FAO urges time frame for hunger, poverty eradication | PNG National Agricultural Research Institute

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FAO urges time frame for hunger, poverty eradication

By James Laraki (February 17, 2013)

FOOD and Agricultural Organization (FAO) of the UN is urging the international community to adopt a specific time frame for the eradication of hunger and extreme poverty.

In addressing a special joint meeting of the UN Economic and Social Council and the Economic and Financial Committee of the General Assembly  last week in New York, FAO Director General, José Graziano da Silva, has called for a final push as we approach 2015, the deadline for the Millennium Development Goals (MDG).

“We are approaching 2015, the deadline for the Millennium Development Goals. Reaching MDG 1 (halving extreme poverty and hunger) is possible. Let's make a final push and let's use this momentum to set a bolder goal moving into the post-2015 period," he said.

"Let us collectively embrace the Zero Hunger Challenge and fix an established time frame to end hunger and extreme poverty."

The Zero Hunger Challenge launched by UN Secretary-General Ban Ki-moon in June 2012 calls for the eradication of hunger "within our lifetimes".  Graziano da Silva added, saying we need a more specific objective in time.

"Setting a hunger eradication goal reflects the urgency we need and that needs to be present in post-2015," he declared.

A global, multi-stakeholder consultation held in Rome the week earlier on the world development agenda on hunger beyond 2015 agreed that food security and nutrition should be the central element in future development efforts.

FAO's governing Council agreed last December to make the eradication, rather than the reduction, of hunger, food insecurity and malnutrition its number one objective.

This has been the stand of the FAO, the UN body responsible agriculture and food security. FAO is at the fore front to ensure food security is being pursued at all levels globally, particularly in relations to threats posed by climate change.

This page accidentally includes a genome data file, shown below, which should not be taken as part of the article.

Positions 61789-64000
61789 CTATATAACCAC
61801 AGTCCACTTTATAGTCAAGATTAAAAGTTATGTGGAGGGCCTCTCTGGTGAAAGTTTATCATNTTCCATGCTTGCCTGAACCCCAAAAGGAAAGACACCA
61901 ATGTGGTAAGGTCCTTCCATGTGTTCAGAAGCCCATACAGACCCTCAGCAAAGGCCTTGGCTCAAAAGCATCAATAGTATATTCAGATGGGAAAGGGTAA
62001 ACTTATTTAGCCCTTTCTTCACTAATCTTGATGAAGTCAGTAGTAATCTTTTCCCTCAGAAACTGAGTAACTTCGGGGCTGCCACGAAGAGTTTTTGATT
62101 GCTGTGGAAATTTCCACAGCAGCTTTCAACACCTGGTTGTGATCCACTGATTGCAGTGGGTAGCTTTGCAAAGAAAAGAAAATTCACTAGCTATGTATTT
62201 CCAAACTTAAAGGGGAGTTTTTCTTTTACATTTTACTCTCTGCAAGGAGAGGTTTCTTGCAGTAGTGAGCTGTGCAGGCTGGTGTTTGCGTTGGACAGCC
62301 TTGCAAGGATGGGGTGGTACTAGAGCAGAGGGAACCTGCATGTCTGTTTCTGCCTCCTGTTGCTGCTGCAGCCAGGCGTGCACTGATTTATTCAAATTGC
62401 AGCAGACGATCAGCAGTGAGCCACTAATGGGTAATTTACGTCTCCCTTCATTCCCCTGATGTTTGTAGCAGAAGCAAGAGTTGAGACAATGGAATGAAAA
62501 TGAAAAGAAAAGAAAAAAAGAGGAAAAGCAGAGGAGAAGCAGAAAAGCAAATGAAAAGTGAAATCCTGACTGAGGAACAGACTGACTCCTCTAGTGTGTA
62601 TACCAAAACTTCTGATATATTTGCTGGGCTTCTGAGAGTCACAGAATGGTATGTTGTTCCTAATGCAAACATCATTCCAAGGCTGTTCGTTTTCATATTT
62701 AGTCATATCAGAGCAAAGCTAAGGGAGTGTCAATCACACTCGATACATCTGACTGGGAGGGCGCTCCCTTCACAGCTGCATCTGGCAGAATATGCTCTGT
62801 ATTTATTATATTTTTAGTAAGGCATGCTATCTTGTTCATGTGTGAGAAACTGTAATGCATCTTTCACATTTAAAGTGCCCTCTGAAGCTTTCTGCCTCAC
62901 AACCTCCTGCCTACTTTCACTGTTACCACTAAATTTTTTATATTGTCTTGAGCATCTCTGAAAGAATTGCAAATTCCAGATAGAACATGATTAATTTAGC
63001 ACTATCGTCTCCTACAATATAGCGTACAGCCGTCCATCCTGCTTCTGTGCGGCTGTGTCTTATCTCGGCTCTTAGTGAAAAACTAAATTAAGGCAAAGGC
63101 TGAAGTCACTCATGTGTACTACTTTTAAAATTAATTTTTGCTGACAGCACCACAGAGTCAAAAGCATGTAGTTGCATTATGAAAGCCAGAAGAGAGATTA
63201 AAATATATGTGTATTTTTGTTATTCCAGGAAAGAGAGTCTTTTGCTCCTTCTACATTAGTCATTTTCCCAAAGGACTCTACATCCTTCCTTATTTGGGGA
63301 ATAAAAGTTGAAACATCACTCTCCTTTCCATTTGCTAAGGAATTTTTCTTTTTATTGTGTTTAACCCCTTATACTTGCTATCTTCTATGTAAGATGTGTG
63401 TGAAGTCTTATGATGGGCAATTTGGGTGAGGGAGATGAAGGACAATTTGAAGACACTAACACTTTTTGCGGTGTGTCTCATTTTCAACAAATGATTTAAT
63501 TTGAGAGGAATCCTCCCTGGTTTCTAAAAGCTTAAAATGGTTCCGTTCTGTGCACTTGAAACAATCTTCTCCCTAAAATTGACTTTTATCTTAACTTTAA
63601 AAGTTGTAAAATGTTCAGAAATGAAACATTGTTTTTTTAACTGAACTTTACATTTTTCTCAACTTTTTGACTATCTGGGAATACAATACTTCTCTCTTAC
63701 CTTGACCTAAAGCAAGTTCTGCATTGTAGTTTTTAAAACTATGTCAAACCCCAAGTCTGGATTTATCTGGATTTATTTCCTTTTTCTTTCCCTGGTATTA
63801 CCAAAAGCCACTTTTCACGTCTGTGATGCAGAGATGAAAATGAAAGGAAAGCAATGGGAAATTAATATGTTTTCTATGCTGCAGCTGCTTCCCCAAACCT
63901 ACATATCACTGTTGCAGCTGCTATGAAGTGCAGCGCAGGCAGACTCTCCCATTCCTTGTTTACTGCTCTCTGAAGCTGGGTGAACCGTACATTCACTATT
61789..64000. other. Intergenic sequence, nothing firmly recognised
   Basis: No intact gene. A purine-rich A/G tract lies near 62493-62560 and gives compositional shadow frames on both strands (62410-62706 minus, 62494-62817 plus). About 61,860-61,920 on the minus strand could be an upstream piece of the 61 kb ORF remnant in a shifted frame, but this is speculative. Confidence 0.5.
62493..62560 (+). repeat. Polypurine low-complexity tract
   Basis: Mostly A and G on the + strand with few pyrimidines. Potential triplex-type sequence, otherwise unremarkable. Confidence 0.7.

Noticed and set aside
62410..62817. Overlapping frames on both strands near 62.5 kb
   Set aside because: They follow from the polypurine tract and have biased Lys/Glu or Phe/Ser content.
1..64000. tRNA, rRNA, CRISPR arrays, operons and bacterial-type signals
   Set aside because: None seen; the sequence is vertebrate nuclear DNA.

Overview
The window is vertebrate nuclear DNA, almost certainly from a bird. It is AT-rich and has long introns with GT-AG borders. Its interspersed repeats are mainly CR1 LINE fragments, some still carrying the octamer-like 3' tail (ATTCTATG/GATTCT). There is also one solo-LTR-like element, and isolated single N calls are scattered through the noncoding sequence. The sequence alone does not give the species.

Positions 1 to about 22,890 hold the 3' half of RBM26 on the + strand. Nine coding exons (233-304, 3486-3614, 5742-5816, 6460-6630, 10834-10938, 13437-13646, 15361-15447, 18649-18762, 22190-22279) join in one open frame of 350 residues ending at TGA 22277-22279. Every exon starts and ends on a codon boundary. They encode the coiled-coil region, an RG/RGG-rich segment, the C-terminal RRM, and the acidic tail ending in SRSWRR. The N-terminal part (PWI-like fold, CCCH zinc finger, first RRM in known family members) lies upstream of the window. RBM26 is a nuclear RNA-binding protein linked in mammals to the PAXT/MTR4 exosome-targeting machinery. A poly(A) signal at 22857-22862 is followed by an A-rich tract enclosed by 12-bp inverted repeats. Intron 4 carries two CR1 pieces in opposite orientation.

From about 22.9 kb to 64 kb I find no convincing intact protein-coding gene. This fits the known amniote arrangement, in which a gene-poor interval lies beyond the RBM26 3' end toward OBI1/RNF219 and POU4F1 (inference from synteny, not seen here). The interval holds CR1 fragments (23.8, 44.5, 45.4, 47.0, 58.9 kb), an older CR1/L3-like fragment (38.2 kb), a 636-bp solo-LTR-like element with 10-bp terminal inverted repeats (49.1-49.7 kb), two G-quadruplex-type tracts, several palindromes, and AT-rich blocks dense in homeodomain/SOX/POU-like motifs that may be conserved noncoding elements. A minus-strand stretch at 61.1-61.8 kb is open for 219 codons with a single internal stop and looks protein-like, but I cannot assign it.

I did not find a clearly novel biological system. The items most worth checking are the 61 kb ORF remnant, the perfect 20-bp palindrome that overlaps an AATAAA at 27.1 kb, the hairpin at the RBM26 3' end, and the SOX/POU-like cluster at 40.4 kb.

It is doing so for all us to contribute to this global concern, particularly food and nutrition insecurity. This requires us to have appropriate policies and investment to for sustained food security. PNG and other pacific island countries face many challenges; land scarcity, water shortages, and crop vulnerability from climate change. Achieving productivity improvements in the face of these pressures certainly is a challenge.

While we remain relatively food secure, the present situation cannot be used as an excuse for inaction. Under business as usual, food insecurity will increase in all dimensions.

We need to invest now for long-term food security. We need to help smallholder farmers to diversify crops and livestock, create local markets, improve postharvest skills, better manage their water resources, and improve their nutrition. We need to develop new technologies to bolster drought tolerance, pests and disease resistance and improve crop yield.

Developing countries have been criticized for turning a blind eye when it comes to investing in agriculture in general, and particularly in food security. PNG is no exception. This has to change. It is important for us to invest now for long term food security.

While sustaining food security remains a challenge, we can work towards it by pooling our resources and efforts together. We have to reach more farmers and communities, and multiply our impact. We have the resources. We have an advantage because of our huge resource base and potentials which are yet to be explored.

We are fortunate to have organizations like NARI that has made modest advances on the technology front in terms of improved varieties and practices for a range of agricultural commodities and environments.

There is a huge potential in applying modern biotechnology, processing techniques and value adding, and linking farmers to markets. Much of these can be achieved through appropriate policy, capacity development and adequate investment.

There must be concerted efforts, by the government and us, the people to help ourselves. The primary responsibility naturally lies on our own hands. We certainly know what needs to be done. We need to pool our resources together and rededicate ourselves to achieving a sustained food security. We may not able to achieve the set target by 2015, but we must act to ensure we are working towards it and make a final push. In doing so we may create the moment. We can then use this momentum to set a bolder goal moving into the post-2015 period. We may not set specific time frame, but we must every efforts to working towards doing our part to eradicating hunger and extreme poverty.

We often view food and nutrition narrowly as an issue of production. Many of us tend to argue that we have in abundance of everything; so why worry. We are convinced that we have everything and there should be little concern towards food insecurity. But we must ask ourselves ‘why does food and nutrition insecurity continue to exist’ even when we have in abundance of everything.

Photo: Martin Lobao (left) of NARI Tambul, explaining to visitors the activities undertaken at the NARI Highlands regional centre at Tambul, Western highlands. Picture: Ken Moui

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